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Benedict Cumberbatch engaged to Sophie Hunter

AP

This is shaping up to be quite the year for “Sherlock” actor Benedict Cumberbatch.

He’s earning all sorts of plaudits, including Oscar buzz, for his role as Alan Turing in “The Imitation Game.” He’s finally mastered pronunciation of the word “penguin.” And he’s getting married to actress and theater director Sophie Hunter. (The two acted together in “Burlesque Fairytales” five years ago.)

Cumberbatch announced his engagement with a small ad in the London Times listed under “Forthcoming Marriages.” It read:

“MR B.T. CUMBERBATCH AND MISS S.I. HUNTER

“The engagement is announced between Benedict, son of Wanda and Timothy Cumberbatch of London, and Sophie, daughter of Katharine Hunter of Edinburgh and Charles Hunter of London,” read the classified.

Looks like that steamy Elle UK interview he gave – the one in which he described, in um, rather graphic detail, why Sherlock would be a good lover – was just fan service. In fact, his interviewer, Annabel Brog, actually surmised Cumberbatch was seriously involved:

“Benedict is after the fairy tale. He has been open in the past about wanting marriage and children, then he stopped talking about it - ‘It becomes a national talking point about why I haven’t yet managed that. You know: “Can’t he hold a relationship down?”' … My guess is that Benedict is a man in love, and making plans already.”

In the same interview, Cumberbatch talked about his then-newfound popularity when “Sherlock” took off, and the way it affected his dating life. It’s a “reaaally double-edged sword,” Cumberbatch said. “It’s important to be able to have some fun with your currency,” but “you know, you discover why people find you attractive – in a relationship, or a tryst – and if it’s just to have a go on you, or try you out, then I can smell that a mile off.”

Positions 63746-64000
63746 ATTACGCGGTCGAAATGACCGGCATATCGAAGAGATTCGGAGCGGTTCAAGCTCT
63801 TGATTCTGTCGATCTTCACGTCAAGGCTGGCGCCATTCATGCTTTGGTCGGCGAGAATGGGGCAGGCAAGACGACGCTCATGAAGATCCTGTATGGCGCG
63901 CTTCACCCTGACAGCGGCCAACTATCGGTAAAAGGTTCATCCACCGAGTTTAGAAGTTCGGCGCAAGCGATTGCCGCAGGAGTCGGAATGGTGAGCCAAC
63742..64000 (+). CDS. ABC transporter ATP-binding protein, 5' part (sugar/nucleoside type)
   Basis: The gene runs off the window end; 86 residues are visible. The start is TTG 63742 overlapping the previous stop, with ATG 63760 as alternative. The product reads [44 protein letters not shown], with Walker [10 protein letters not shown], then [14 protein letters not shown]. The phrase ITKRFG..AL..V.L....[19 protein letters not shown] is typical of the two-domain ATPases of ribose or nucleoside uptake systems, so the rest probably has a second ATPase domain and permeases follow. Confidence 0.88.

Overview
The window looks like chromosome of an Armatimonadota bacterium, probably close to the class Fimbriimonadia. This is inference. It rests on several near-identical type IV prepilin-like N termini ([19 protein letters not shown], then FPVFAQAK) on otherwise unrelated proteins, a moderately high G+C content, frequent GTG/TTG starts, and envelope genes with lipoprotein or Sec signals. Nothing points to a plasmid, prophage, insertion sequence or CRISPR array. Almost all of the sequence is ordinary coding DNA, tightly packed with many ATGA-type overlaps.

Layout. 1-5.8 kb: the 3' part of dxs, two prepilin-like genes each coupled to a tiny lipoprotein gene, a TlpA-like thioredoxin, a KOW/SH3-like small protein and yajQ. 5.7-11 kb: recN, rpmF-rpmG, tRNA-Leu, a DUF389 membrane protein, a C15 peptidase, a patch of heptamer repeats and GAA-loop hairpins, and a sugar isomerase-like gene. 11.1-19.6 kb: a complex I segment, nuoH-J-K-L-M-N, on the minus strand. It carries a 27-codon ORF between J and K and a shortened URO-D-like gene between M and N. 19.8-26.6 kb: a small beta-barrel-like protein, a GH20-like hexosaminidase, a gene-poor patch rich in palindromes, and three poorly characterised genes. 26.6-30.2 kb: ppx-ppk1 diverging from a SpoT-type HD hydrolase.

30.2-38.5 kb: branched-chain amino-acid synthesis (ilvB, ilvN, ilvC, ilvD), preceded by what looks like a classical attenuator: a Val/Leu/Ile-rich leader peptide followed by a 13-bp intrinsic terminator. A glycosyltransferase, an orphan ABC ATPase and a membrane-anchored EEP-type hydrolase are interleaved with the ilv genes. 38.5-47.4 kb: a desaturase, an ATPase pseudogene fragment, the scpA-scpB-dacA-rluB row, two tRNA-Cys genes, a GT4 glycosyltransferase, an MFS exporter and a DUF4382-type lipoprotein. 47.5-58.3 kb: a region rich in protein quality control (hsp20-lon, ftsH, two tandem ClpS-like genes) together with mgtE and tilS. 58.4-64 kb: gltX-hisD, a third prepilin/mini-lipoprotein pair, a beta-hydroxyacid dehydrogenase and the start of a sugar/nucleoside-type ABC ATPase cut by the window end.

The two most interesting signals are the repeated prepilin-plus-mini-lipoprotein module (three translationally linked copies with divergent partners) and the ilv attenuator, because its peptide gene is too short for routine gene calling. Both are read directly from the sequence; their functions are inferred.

Hunter, has had some small roles in films, including “Vanity Fair,” and won a Samuel Beckett award for her play “The Terrific Electrice,” which she wrote and directed. She’s since staged productions of “Ghosts” (Henrik Ibsen), and “The Magic Flute” (Mozart). She also constructed an installation, “Lucretia,” inspired by Benjamin Britten’s “The Rape of Lucretia.”

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By Soraya Nadia McDonald

© 2014, The Washington Post

AMX-2014-11-05T13:00:00-05:00

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